HOUSTON: At least nine illegal immigrants have died due to dehydration and heatstroke and several others suffered life-threatening injuries after being trapped inside a sweltering tractor-trailer in the US state of Texas, in what authorities described as a botched human trafficking case.
Police made the disturbing discovery on Saturday after a man managed to get out of the truck and ask a Walmart employee for water, San Antonio Police Chief William McManus said. The employee gave the man water and then called cops.
"We're looking at a human trafficking crime," McManus said.
Two 15-year-olds were the youngest victims. Most appeared to be in their 20s and 30s, according to McManus.
Police found dozens of people inside the trailer in the Walmart parking lot. It had a broken air conditioner.
"They were very hot to the touch. So these people were in this trailer without any signs of any type of water," Fire Chief Charles Hood said. "It was a mass casualty situation for us."
James Mathew Bradley, 60, a Florida truck driver, was taken into custody and faces state and federal charges in connection with the case.
The air conditioner in the trailer apparently was not working. Seventeen of those rescued were listed in critical condition while 13 others in serious condition.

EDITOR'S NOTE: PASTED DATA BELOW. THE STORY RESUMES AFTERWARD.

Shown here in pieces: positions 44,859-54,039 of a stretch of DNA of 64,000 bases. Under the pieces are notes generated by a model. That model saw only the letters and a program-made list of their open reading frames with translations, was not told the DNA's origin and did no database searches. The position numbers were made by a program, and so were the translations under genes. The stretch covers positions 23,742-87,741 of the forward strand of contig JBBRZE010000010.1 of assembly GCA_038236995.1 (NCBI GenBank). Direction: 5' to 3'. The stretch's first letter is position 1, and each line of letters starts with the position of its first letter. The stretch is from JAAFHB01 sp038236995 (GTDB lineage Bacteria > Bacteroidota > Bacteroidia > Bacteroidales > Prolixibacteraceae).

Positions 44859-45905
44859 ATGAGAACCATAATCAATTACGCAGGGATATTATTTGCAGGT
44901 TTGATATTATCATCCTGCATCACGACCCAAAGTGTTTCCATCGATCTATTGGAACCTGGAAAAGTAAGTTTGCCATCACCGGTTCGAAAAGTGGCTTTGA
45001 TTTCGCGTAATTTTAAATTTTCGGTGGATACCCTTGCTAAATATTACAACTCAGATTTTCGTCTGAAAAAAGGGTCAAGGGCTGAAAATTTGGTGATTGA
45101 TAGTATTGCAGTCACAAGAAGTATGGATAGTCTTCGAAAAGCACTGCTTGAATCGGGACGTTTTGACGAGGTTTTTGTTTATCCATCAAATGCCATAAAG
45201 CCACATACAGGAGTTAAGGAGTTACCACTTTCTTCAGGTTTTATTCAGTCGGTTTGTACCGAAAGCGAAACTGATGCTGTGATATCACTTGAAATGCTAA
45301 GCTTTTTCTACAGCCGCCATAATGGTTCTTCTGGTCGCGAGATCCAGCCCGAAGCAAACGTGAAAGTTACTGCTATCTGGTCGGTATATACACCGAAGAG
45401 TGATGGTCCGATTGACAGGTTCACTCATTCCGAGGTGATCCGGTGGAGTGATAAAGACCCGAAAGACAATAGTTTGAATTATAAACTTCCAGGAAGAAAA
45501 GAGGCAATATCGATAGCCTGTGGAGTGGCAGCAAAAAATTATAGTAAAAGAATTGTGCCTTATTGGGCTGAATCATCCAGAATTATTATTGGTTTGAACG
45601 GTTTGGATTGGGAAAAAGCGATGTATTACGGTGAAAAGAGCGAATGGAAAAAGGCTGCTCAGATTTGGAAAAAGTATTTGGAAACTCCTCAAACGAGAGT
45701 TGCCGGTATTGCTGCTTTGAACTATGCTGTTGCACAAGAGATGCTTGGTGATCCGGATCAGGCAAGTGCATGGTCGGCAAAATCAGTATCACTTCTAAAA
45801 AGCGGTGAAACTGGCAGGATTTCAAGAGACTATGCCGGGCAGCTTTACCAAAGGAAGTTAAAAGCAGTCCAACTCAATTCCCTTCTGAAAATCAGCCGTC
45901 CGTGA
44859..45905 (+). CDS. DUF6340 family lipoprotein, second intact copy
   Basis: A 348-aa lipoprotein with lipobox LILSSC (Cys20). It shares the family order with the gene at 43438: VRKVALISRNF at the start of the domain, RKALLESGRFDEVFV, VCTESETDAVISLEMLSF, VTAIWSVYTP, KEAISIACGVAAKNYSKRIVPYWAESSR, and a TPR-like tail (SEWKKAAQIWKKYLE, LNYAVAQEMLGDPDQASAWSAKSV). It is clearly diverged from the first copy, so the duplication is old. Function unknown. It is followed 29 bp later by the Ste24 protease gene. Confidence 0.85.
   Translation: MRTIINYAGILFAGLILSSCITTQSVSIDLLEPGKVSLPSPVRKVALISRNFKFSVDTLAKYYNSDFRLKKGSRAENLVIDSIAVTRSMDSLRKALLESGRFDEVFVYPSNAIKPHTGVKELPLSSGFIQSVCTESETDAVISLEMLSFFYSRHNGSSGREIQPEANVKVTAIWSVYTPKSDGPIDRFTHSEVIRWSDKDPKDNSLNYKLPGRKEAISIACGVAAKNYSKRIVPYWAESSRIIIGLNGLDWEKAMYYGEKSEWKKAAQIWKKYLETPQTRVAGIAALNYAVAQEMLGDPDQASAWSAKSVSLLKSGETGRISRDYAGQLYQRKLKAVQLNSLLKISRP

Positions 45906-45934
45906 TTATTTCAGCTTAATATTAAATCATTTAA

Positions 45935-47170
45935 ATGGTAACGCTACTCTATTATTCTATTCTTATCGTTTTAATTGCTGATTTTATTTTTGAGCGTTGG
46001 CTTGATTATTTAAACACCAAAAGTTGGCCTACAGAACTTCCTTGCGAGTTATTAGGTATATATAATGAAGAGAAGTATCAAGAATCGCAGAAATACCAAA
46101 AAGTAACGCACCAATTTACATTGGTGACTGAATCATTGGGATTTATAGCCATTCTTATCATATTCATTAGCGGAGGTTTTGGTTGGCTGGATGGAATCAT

Hood said many of the survivors will have irreversible brain damage.
Once the immigrants have received medical treatment, police said they will be handed over to the US Immigration and Customs Enforcement agency.
Officials revised an earlier count of the number of people in the trailer after a 39th person was found in a nearby area.
Temperatures reached 101 degrees on Saturday. The stifling heat did not drop below 90 degrees until well into the evening. At 80 degrees outside, the temperature inside closed vehicles can reach 125 degrees in an hour, experts say.
Some of the victims were from Mexico and at least two were from Guatemala, according to officials with both nations.
"Based on initial interviews with survivors, there may have been more than 100 people in the trailer, many of whom are thought to have fled or been picked up," said Thomas Homan, acting director of US Immigration and Customs Enforcement.
Surveillance video showed vehicles had pulled up, taken people from the tractor-trailer and driven away, McManus said.
Governor Greg Abbott said in a written statement that the state would "continue to provide protection for the victims who have been robbed of their most basic rights and bring down the full weight of the law for the perpetrators of this despicable crime."
The incident was reminiscent of a 2003 human trafficking case in which a milk truck was abandoned in Victoria, leaving 19 people dead.